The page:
Fox’s new superhero reboot Fantastic Four had a rocky production, to put it mildly. There were rumors of rampant studio interference, director Josh Trank butting heads with the producers and writers, and even reports that X-Men: First Class director Matthew Vaughn was brought in for reshoots. These last reports were roundly denied, though that doesn’t exactly bode well for a movie. Building up to the release, both producer Simon Kinberg and star Miles Teller have used the phrase, “not a disaster,” to describe the film, and it’s not, at least not entirely.
The heavy hand of the studio is certainly felt, nowhere more than the very end, in a scene that is so tacked-on that it plays like a post-credits sequence (of which there are none). Trank’s troubles have been well documented, including his subsequent departure (firing?) from the Star Wars Anthology film he was supposed to direct next, and Fantastic Four feels very much like a young filmmaker, working on a scale he’s completely unaccustomed to, simply out of his depth much of the time.
A new origin for Marvel’s First Family, the story is straightforward. A group of young scientists, and one of their buddies who runs a junkyard, teleport to an alternate dimension where they are physically transformed by the environment and given powers. When they come back, the government wants to use them for military purposes, and they eventually have to come together to fight a former friend who is now an enemy.
The film actually starts out strong, which makes how far it comes off the rails later on that much more frustrating. Characterization wise, what they do with Reed Richards (Teller) actually works well. He’s not a dashing hero or leader, he’s a socially awkward genius, the kind of guy who would walk into traffic because he has his head in a book. Early on, he and his childhood friend Ben Grimm (Jamie Bell) have a strong bond that helps engage the audience. When Reed gets a scholarship to the Baxter Institute, and Ben drops him off, it may only be 40 minutes away, but it’s a different world. It’s a touching, bittersweet moment, to which Reed is totally oblivious.
Reed joins a team that includes the brilliant but guarded Sue Storm (Kate Mara); Johnny Storm (Michael B. Jordan), her equally gifted, but rebellious brother who would rather be street racing than in a lab; and Victor Von Doom (Toby Kebbell), another smartypants, though one with an anti-authoritarian streak and some serious trust issues. Together they crack inter-dimensional travel. Go team.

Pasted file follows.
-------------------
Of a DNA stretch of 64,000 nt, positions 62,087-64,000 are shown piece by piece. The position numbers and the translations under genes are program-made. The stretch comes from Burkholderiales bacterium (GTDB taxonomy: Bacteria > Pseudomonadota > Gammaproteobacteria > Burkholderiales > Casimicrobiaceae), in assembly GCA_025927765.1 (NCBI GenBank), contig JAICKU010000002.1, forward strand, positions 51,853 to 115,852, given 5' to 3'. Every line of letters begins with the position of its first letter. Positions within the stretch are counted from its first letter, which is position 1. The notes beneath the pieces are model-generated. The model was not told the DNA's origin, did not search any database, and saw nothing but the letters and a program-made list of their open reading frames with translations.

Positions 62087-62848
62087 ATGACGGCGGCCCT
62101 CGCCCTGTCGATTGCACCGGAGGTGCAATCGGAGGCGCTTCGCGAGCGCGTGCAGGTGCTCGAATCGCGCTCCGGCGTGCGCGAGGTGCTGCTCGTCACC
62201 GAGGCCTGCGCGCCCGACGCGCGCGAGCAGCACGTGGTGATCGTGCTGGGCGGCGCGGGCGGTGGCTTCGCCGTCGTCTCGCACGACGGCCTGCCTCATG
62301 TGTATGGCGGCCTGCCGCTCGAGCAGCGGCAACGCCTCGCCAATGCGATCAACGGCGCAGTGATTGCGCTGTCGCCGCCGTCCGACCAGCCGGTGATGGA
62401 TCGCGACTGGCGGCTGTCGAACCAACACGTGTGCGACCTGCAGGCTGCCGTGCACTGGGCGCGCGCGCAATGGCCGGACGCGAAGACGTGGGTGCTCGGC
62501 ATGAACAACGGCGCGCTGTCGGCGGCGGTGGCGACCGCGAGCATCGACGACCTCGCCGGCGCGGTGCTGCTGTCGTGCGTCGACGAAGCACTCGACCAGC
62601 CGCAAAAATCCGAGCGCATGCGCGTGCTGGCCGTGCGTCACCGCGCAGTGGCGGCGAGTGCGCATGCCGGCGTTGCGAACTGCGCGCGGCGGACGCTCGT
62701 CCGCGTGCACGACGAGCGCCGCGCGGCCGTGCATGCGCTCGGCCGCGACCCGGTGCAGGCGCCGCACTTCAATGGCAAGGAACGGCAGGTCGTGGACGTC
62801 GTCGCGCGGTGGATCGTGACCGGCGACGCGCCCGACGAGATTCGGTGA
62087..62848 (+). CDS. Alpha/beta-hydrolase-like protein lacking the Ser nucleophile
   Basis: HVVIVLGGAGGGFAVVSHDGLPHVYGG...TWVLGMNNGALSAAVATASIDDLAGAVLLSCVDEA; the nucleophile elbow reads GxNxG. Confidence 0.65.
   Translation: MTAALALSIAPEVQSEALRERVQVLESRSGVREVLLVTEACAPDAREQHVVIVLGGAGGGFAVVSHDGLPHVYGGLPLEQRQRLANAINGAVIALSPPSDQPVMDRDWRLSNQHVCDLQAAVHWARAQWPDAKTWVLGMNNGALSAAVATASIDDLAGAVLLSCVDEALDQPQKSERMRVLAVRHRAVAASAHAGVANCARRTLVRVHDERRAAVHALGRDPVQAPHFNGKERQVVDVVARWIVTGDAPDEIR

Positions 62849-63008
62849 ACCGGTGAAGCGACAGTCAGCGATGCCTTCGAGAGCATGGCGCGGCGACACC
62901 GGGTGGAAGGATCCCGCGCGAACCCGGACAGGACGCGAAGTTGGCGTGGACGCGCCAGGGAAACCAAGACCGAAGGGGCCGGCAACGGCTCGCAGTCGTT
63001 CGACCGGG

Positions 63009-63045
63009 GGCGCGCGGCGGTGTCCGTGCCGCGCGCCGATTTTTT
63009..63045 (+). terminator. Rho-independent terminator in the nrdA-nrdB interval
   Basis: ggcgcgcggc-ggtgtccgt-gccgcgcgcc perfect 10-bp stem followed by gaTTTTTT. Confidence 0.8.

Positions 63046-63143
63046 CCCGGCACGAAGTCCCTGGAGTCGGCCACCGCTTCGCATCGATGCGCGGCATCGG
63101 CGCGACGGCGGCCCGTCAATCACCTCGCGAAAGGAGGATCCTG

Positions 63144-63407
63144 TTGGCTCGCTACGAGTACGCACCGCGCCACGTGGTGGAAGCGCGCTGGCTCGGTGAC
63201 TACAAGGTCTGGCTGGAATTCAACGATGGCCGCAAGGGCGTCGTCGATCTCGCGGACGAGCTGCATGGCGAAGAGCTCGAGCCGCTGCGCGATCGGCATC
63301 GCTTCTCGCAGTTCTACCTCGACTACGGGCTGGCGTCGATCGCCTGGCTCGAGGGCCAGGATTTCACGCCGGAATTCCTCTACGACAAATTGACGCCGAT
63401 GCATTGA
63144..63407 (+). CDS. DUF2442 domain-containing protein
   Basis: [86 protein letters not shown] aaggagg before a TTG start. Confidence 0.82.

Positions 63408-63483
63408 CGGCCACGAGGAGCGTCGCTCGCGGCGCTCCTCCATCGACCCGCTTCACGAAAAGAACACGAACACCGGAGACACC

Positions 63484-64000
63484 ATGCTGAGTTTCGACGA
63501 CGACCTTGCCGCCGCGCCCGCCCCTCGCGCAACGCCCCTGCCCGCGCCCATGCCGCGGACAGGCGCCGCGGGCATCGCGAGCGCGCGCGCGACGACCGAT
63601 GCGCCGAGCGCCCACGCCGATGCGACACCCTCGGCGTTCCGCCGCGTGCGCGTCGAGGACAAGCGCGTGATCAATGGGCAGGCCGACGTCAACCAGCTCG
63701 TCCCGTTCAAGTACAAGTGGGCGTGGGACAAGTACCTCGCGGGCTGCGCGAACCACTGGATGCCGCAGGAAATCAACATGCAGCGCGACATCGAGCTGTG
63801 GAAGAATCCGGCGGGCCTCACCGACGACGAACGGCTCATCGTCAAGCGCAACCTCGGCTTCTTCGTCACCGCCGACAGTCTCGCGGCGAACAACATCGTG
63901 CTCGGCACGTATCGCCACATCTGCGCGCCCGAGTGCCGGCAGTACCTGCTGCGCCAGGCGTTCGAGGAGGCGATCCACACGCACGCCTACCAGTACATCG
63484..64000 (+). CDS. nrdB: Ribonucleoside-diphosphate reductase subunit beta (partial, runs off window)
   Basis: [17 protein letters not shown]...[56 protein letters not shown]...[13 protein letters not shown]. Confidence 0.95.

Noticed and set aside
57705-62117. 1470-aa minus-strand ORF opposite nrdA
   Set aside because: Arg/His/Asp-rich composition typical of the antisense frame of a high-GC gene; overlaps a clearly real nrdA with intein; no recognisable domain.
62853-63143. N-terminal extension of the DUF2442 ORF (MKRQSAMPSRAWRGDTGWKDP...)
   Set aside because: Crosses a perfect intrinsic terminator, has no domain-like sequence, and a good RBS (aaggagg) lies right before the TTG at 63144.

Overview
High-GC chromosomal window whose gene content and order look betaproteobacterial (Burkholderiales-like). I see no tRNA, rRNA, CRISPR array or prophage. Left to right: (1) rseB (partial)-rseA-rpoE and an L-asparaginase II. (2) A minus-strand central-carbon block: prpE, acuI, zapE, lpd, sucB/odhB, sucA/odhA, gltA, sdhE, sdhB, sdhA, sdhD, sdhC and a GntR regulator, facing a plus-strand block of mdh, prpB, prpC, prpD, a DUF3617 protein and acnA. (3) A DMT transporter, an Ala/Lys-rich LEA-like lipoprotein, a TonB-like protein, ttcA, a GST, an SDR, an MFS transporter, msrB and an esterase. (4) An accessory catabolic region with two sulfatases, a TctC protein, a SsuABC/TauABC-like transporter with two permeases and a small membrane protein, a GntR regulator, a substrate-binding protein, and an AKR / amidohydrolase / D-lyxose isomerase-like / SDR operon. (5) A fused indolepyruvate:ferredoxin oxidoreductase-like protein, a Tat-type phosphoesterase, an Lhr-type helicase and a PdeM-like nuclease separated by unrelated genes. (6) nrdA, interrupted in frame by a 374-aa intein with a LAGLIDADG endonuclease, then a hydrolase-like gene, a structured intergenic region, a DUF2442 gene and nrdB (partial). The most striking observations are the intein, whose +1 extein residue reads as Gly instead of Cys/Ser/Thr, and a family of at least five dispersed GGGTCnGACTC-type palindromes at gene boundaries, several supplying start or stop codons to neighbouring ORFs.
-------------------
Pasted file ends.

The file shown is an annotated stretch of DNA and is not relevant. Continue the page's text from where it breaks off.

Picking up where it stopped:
In the set up is where the movie works the best. The characters aren’t super deep or developed, but the actors are all good enough that they’re compelling to watch on screen, the pace moves along at a swift clip, there are some sweet science montages, and Fantastic Four is decently entertaining for a time. Then everything changes, both for the characters and the movie, and not in a positive way.
When the team comes back transformed, the movie begins to spiral out of control. Stock government goons who just want to weaponize everything, led by a wasted Tim Blake Nelson, try to coerce the kids to use their powers for military purposes. Johnny can burst into flames and fly, Sue can turn invisible and create force fields, and Ben is a super strong rock monster known at The Thing who runs black ops and clobbers America’s enemies in secret. Reed, who can now stretch out real long, escapes the military compound and goes on the run.
In this section there are hints at greater conflicts between the characters that are never expanded upon. Sue thinks they’re being exploited, Johnny believes he’s using his powers for good, and Ben, feeling betrayed by Reed running away, is a reluctant tool of the government. His friend is gone, he’s a big ass rock monster, and while he doesn’t like what he does, what the hell else is he going to do? At least you think this is what they’re going for, because none of this is ever fleshed out in any real, meaningful way.
After muddling around in this quagmire in the middle, Victor shows back up as Doom (they drop the “Dr.” moniker, aside from one quick joke), and Fantastic Four finally gets to an underdeveloped, half-assed climax. There’s a tedious speech about working together for the greater good, and the film races to the end. It’s like they suddenly realized that, holy shit, they needed to wrap this up.
Even visually the film, which had a huge budget, looks kind of cheap, especially the scenes in the alternate universe, which hit the screen like the backdrop from a John Ford Monument Valley western given a sci-fi makeover. I can’t for the life of me figure out if this was an intentional move, designed to give the action a throwback, almost exploitation style aesthetic. I want to say yes it is, because that would add an element of fun, of playfulness, but that would clash with the overall seriousness and attempts to be dark and gritty, so I think it as an accident. Some of the effects do look good, especially the Thing, when he’s not sulking in the shadows. But then there’s Doom, who looks like absolute garbage, though that’s more a design issue than anything. With his powers, he’s basically a Scanner, and there is a fun nod to David Cronenberg’s psychotronic horror classic, which may have been the moment of the movie for me.
All in all, Fantastic Four builds, but never gets anywhere. It feels like one of those dystopian teen stories based on a book that was split into two movies, and this is the first part. Though it starts off strong, the film is such an obvious set up for more that it watches like they forgot to write anything but the beginning. [Grade: C-]